Booming digital technologies bring increasingly rich online cultural experiences
As digital culture gains momentum, various cultural activities and new consumption scenarios enabled by digital technologies are enriching Chinese people’s cultural experiences.
|Actors of Bang Opera, a type of traditional Chinese opera, make videos of classic local opera plays in Huaxilou Scenic Area, Bozhou City, Anhui Province (eastern China). China), April 27, 2022. [People’s Daily Online/Zhang Yanlin]|
Activities such as watching performances and concerts online, visiting virtual exhibitions, and watching traditional Chinese opera performances via smartphone apps are increasing with the rapid development of digital culture.
The China National Center for the Performing Arts (NCPA) in Beijing offers online performances every Saturday night, with performances including the Peking Opera work “Suo Lin Nang” (The Jewelery Exchange), the conductor -work of the modern drama “A doll’s house”, and well -known opera “The Marriage of Figaro”.
Since the NCPA launched the first online performance on April 11, 2020, it has staged more than 120 online performances covering various types of performing arts, such as concert, opera, dance, modern theater and traditional Chinese opera. These online shows have been viewed more than 3.4 billion times in total.
On August 8, 2020, the NCPA live-streamed the world’s first online concert with 8K resolution and 5G network technologies for global audiences. Audiences could even clearly see the wisps of hair and beads of sweat on the performers’ faces during the live concert presented in 8K ultra-high definition (UHD) resolution.
The NCPA Classical Music Channel has continuously improved its audio and visual technologies and added the options of “immersive headphones” and “immersive sound box” to create virtual panoramic sound effects of fantastic audio and visual experience for the audience.
China’s Yangzhou Grand Canal Museum, located in the city of east China’s Jiangsu Province, posted videos on its account on WeChat Channels, WeChat’s video-sharing portal, to show netizens its collections and exhibitions. Thanks to these short videos, museum enthusiasts can “visit” the museum when and where they want via their mobile phone.
|A curator introduces via live broadcast the artworks exhibited at the Hangzhou Fiber Art Triennial at the Zhejiang Museum of Art in Hangzhou City, capital of east China’s Zhejiang Province. , March 14, 2020. [People’s Daily Online/Long Wei]|
Zhou Fang, a citizen who works in Nanjing in Jiangsu, the neighboring city of Yangzhou, is one of the followers of the story. She watched short videos of a special exhibition featuring the ancient capital of the Tang Dynasty (618-907), the city of Luoyang, now located in central China’s Henan Province, held by the museum.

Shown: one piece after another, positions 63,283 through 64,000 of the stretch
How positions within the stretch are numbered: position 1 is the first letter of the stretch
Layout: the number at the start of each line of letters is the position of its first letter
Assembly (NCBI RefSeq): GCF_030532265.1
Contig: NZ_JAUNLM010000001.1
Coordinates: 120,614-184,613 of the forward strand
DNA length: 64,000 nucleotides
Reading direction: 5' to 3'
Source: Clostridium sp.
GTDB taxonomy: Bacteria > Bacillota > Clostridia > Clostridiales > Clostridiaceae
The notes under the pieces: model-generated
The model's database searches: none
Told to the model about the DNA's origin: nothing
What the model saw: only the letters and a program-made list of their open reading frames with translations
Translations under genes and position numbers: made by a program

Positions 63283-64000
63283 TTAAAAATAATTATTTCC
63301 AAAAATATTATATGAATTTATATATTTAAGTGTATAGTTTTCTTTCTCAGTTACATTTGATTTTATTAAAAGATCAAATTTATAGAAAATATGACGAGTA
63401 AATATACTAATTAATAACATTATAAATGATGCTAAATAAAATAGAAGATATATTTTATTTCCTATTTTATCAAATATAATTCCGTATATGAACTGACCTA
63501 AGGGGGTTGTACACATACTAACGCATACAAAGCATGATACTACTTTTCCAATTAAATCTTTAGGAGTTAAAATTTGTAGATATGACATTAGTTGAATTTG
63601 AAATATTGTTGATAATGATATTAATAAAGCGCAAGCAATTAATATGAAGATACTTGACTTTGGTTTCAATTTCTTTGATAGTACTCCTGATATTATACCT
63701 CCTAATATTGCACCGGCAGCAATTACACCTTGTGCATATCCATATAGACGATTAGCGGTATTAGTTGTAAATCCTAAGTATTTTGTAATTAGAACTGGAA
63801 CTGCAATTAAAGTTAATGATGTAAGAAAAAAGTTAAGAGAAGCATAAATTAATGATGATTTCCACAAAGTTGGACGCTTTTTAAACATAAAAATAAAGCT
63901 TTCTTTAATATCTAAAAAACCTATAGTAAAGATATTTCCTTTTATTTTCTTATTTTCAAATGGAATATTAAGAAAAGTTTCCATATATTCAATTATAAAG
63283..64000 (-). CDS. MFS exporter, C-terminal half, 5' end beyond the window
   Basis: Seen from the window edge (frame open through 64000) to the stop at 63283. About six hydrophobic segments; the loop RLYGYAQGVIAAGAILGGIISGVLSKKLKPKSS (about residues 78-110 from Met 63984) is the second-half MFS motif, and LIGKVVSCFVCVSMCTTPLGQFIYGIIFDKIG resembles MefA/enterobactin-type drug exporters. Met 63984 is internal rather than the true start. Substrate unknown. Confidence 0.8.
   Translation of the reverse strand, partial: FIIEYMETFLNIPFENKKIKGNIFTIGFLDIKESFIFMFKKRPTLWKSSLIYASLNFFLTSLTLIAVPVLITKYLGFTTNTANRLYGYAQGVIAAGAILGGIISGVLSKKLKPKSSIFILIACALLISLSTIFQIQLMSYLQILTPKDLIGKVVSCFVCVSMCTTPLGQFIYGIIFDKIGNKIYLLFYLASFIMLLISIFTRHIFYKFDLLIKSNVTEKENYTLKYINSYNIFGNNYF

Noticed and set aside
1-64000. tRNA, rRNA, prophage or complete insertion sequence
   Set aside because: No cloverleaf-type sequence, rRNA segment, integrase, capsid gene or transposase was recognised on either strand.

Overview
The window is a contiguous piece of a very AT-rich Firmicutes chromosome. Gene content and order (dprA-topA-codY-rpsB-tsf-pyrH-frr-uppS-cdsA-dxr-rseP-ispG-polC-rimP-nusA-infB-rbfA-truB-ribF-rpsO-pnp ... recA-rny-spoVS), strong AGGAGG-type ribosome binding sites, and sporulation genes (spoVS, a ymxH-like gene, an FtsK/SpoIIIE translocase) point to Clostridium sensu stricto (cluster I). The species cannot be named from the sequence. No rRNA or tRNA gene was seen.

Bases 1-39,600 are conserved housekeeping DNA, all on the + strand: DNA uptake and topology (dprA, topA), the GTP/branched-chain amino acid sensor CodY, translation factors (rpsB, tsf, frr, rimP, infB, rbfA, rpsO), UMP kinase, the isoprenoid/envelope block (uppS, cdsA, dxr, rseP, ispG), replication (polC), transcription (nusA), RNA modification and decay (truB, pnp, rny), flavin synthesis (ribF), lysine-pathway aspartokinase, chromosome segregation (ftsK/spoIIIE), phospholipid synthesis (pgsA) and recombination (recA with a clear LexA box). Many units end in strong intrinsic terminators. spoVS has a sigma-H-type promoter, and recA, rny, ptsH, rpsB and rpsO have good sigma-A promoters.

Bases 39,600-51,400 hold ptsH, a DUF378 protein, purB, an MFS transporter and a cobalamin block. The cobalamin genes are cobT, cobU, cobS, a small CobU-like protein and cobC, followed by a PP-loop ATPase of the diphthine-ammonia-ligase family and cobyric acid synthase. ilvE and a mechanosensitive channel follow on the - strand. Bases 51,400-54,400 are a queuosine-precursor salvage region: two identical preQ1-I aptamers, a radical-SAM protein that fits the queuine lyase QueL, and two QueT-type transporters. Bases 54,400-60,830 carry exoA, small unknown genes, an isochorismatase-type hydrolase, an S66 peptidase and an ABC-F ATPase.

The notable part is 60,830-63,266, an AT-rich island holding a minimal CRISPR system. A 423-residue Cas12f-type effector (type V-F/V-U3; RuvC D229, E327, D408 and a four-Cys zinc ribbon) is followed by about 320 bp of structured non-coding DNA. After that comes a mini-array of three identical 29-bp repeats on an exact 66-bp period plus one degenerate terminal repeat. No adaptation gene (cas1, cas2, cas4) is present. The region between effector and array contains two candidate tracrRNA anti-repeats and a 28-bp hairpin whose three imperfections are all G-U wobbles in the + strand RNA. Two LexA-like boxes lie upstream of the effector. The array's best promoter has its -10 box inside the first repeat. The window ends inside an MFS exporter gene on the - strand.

“Each episode of this short video series is only a few minutes long. Focusing on the theme, they tell stories about cultural relics in Luoyang and show viewers how they were unearthed, transported to Yangzhou, packed and organized for exhibition. There are also vlogs about offline tours of the exhibition,” Zhou said.
Statistics showed that the museum has posted nearly 20 episodes of the exhibit on platforms such as WeChat Channels, Chinese social media platform Weibo and popular short-video sharing platform Douyin since March. More than eight million people have “visited” the exhibition via these videos.
Online exhibits are supplements and recreations of offline viewing, said Zheng Jing, curator of the museum.
In order to launch good online exhibits, the museum should carefully design online tour routes and provide knowledge about culture and history, according to Zheng, who added that the museum is also adopting digital ways to tell stories. about cultural relics in a vivid way and deepen the interactions between people and exhibits.
The emergence of increasingly innovative forms of cultural consumption, which are no longer confined to offline scenes, has freed people from the constraints of time, space and cost to enjoy culture.
A mobile app launched by a Zhejiang-based cultural company has brought traditional Chinese operas closer to netizens. The app has signed contracts with traditional Chinese opera troupes to make their representative performances available online.
|A staff member who manages the account of Feidong County Museum, Hefei City, east China’s Anhui Province, on Chinese short video sharing platform Douyin, with a docent shows the cultural relics housed in the museum via live broadcast, February 16, 2021. [People’s Daily Online/Ruan Xuefeng]|
Works uploaded include “The Legend of the White Serpent” performed by Wu opera masters which won the Chinese Drama Plum Blossom Award, the country’s highest theatrical honor, “Three Drops of Blood”, a work well known from the Qin opera. which has a history of more than 100 years, and “Oedipus”, an art of Pu opera adapted from the classical tragedy of ancient Greece “Oedipus Rex”.
Without leaving home, app users can watch a video recording of an opera performance for 6.6 yuan (about $0.99) or enjoy a live performance of traditional Chinese operas for 9 .9 yuan (about $1.48). Some well-received operas online are also staged offline.
As the digital infrastructure improves more and more, the burgeoning digital culture will facilitate the inheritance and promotion of excellent traditional Chinese culture, according to Wei Pengju, director of the Cultural Economics Research Institute of China. the Central University of Finance and Economics.
(Source: People’s Daily Online)